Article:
Are you tired of being told that if you’re really serious about God, you must be in an “accountability group?” You know the ones I’m talking about. The ones where you and a small group of “friends” arrange for a time each week to get together and pick each other apart–uncovering layer after layer after layer of sin? The ones where all parties involved believe that the guiltier we feel the more holy we are? The ones where you confess your sin to your friends but it’s never enough? No matter what you unveil, they’re always looking for you to uncover something deeper, darker, and more embarrassing than what you’ve fessed up to. It’s usually done with such persistent invasion that you get the feeling they’re desperately looking for something in you that will make them feel better about themselves.

Great Questions for Married Couples

What are some questions a wife can ask her husband to know how to encourage him?

What questions can a husband ask his wife to encourage needed discussions?

My Favorite Sesame Street Classic!

myths regarding Christians and work

Myths regarding Christians and work:

1. Going to work in a standard job makes you a “missionary.”

2. Being a vocational Christian means you’re in “the center of God’s will” (which also means nothing bad will ever happen to you.)

3. Engaging the culture means opening a fair-trade coffee shop in your city (usually called “Ekklesia”), doing something in the inner city, painting pictures, making short films, or starting a band.

4. Christians always like their jobs and always feel “called to their careers.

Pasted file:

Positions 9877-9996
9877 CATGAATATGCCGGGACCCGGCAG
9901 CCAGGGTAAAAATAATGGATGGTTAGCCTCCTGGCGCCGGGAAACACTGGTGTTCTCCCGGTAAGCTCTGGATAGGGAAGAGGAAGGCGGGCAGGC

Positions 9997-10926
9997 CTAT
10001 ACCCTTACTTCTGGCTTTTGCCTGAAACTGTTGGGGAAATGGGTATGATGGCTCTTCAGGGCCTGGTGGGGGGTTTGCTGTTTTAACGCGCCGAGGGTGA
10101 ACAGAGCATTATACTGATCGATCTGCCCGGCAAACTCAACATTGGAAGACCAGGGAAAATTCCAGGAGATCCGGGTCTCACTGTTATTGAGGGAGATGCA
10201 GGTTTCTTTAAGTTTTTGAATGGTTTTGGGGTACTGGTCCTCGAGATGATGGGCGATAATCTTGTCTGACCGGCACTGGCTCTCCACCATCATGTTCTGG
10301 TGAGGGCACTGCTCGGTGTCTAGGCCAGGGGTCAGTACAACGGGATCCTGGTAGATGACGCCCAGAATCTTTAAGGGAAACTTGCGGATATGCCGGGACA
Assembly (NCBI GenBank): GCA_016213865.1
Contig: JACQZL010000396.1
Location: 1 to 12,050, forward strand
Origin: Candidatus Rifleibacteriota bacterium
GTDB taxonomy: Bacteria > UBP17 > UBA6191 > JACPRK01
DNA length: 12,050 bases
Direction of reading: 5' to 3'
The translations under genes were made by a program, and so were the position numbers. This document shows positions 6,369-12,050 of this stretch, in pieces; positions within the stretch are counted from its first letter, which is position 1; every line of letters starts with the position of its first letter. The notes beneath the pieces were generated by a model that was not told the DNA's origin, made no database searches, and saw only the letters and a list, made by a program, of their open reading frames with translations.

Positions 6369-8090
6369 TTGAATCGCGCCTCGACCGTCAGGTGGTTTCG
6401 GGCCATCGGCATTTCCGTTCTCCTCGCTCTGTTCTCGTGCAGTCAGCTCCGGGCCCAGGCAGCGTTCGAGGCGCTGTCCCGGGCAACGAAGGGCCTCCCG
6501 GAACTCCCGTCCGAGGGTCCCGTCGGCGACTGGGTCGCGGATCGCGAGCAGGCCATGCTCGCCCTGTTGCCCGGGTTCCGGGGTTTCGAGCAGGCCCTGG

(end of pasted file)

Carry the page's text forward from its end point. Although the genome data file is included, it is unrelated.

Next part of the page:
Lessons from Christians who do something:

1. God wants you to do something [1 Thessalonians 4:11-12].

2. God sometimes uses your vocations to humble you [Genesis 3:17-18].

3. God wants you to use the talents He gave you [Proverbs 12:14].

4. God wants you to be excellent at what you do [Proverbs 22:29].

Outline taken from chapter 11: “It’s Sometimes a Wonderful Life, Evangelicals and Vocation” by Ted Kluck in Don’t Call It A Comeback. Crossway, Wheaton, IL. 2011. 143-154

concise biblical theology of work

Happy, Monday! Welcome back to work! With the long work week ahead, I felt it necessary to encourage all your labors. God loves work. Did you know God has set in His Word a theology for work?

  1. Working is a good and basic part of being human in God’s world. Ever since the Garden of Eden, mankind has worked [Genesis 1:28-31].
  2. Since, Genesis 3, work is cursed and frustrating, but it still is good, worthwhile and necessary.
  3. Followers of Christ have a strong motivation to work, not only because of the place of work in creation, but also because work [like any field of life] is a theatre for our service of Christ [Colossians 3:17].
  4. At a deep level, when we work at any job, we work for Christ [Colossians 3:23-24].
  5. As Christians, we do not work in order to gain self-fulfillment or fame or personal kudos. We work not for ourselves but for others, to serve them, not to be a burden to them, and to have something to share [Ephesians 4:28; 1 Timothy 5:8].
  6. Secular work is thus very valuable, worthwhile and important. But like any good thing, it can become an idol. We can start to look at our work for significance and value.